“My sons wanted to learn karate. Both were at a very young age and were a bit scared, so I told them I'd go with them for a couple weeks to get them started. I was hooked from the first session, and many many years later, I am still going.” —Duane Ahlgrain

“It was a mix of seeing my first Bruce Lee movie and a lot of trouble with bullies in middle and high school, especially with group-home students in school. Bruce gave me hope and love for the martial arts at a very difficult time in my young life. Bruce was also a very big inspiration to me at the age of 11 when I went through a very rare back disease that almost crippled me from the neck down. Looking back on my life, if it wasn’t for Bruce Lee and the martial arts, I don’t think I would be alive today.” —Robert Dill

“Watching the growth and maturity in my kids inspired me to jump into my first class. I now hold a first degree and am on my journey for a second. BEST decision I ever made.” —Tania Taylor

“My saintly mother! I had been jumped by 12 fellows and beat to the point that I was one giant bruise. Mom took me to Don Coslet's dojo and asked him to teach me how to fight to protect myself. She then told me I was going to learn karate. Now 38 years later, I am teaching others how to defend themselves and become martial artists. Much respect to sensei Don Coslet and my mother Lucy Mills, my inspiration.” —John Mills

“My dad started teaching me to box when I was 3 or 4, so I grew up in (literally) a 'Fighting Irish' family. At 5, a neighbor signed me up for shotokan karate, hoping I'd get over my crippling shyness. I wasn't shy in the dojo!”

“I wanted to try everything after that. At 16, I started working as a bouncer and started adding to my skills: aikido, judo, butokukan karate. When I started working as a bodyguard, I studied krav maga and systema, trying to streamline and quicken my defenses.”

“I'm a really petite woman (5 feet 2 inches tall), but I've successfully defended myself against multiple, larger and armed attackers several times; it's shown me that I can never relax my guard and encourages me to keep training hard.” —Kiri Ballach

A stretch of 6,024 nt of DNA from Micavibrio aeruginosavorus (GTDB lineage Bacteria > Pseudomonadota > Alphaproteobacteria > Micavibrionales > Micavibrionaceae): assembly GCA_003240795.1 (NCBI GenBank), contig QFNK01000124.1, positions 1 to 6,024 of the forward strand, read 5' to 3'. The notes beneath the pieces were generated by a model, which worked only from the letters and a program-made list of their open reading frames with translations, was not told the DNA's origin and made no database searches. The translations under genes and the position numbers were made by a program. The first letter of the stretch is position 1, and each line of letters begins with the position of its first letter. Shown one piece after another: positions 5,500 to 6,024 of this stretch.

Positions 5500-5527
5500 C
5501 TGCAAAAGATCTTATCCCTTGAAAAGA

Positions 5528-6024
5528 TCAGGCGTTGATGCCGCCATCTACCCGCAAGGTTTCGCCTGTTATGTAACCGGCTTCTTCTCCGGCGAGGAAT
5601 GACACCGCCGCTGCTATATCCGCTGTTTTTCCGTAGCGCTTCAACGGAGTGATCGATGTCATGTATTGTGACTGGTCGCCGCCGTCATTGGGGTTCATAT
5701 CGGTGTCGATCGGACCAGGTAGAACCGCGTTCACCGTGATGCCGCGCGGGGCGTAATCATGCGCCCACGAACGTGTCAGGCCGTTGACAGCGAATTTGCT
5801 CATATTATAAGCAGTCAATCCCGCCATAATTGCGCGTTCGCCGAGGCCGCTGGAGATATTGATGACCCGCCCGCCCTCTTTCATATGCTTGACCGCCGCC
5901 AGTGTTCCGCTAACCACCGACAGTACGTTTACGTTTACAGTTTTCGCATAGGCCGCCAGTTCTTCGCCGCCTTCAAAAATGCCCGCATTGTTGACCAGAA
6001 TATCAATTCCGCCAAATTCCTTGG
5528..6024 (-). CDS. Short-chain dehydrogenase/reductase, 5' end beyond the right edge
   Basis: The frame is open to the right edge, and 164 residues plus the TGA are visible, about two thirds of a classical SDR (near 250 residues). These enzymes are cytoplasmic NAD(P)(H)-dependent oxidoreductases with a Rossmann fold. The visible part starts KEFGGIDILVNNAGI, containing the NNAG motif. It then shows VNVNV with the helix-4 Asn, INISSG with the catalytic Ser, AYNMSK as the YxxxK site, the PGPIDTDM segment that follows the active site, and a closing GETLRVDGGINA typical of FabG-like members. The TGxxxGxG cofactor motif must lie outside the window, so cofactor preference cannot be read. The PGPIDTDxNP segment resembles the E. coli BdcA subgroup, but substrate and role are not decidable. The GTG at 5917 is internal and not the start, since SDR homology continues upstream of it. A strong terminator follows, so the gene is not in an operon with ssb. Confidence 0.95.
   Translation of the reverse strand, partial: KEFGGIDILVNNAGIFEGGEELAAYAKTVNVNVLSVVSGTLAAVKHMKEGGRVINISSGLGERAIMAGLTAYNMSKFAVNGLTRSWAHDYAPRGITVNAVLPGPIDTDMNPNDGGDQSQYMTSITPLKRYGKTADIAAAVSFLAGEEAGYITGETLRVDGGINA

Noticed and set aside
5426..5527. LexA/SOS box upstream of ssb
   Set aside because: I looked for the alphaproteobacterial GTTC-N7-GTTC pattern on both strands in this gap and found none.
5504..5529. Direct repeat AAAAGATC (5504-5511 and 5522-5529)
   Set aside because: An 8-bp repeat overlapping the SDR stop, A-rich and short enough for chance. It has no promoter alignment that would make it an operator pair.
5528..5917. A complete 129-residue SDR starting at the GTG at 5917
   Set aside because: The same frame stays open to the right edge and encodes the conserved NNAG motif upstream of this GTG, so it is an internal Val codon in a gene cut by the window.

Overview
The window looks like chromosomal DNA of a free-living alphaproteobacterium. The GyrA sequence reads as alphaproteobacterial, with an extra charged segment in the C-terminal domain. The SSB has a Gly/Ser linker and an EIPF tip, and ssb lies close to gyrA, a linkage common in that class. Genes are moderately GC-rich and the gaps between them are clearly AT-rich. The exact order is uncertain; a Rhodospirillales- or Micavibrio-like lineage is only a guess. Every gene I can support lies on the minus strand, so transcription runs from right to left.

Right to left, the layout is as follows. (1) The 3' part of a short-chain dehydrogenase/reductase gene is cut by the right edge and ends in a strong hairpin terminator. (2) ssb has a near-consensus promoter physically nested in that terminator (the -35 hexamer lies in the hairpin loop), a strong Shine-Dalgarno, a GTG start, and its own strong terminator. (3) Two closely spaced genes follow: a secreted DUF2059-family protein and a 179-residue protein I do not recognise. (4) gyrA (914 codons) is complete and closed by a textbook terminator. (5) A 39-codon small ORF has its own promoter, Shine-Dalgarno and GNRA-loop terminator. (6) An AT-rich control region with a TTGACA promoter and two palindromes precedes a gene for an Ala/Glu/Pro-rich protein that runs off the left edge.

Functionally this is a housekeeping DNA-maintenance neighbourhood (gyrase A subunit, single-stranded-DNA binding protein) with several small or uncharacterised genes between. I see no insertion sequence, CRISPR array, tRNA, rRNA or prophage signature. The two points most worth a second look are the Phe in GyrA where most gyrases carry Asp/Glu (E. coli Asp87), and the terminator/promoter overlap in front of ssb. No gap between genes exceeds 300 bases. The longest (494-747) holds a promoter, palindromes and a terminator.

To everyone who wrote to us on Facebook, thank you. If you haven’t shared your martial arts inspiration story yet, come join us at www.facebook.com/BlackBeltMagazine. We’d love to hear from you!

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Kenneth Baillie: TKD has changed over the years. WTF changed to traditional TKD at our school because our chief instructor didn't like the Olympic status. He said the sport detracts from the tradition. We had a certain rivalry even back then with ITF. The two can merge, I believe. There are differences but anything can be achieved. Positives are easy to find here!

Boston George Legaria: I'm not a TKD practitioner but I've been in martial arts for 26 years (kyokushin, muay Thai and krav maga), and from what I can see, a solution is for those two organizations to come together and reform the art so it can stay relevant. In combat sports, a lot of people leave TKD in favor of BJJ or muay Thai, while in self-defense people leave TKD for styles like Russian sambo, krav maga or Keysi Method. As for a business model, they need to leave the black belt mill because even though that gets parents interested so they can show their little one's "progress" on FB, in the long run, TKD loses its credibility when people see a 6 year old "master."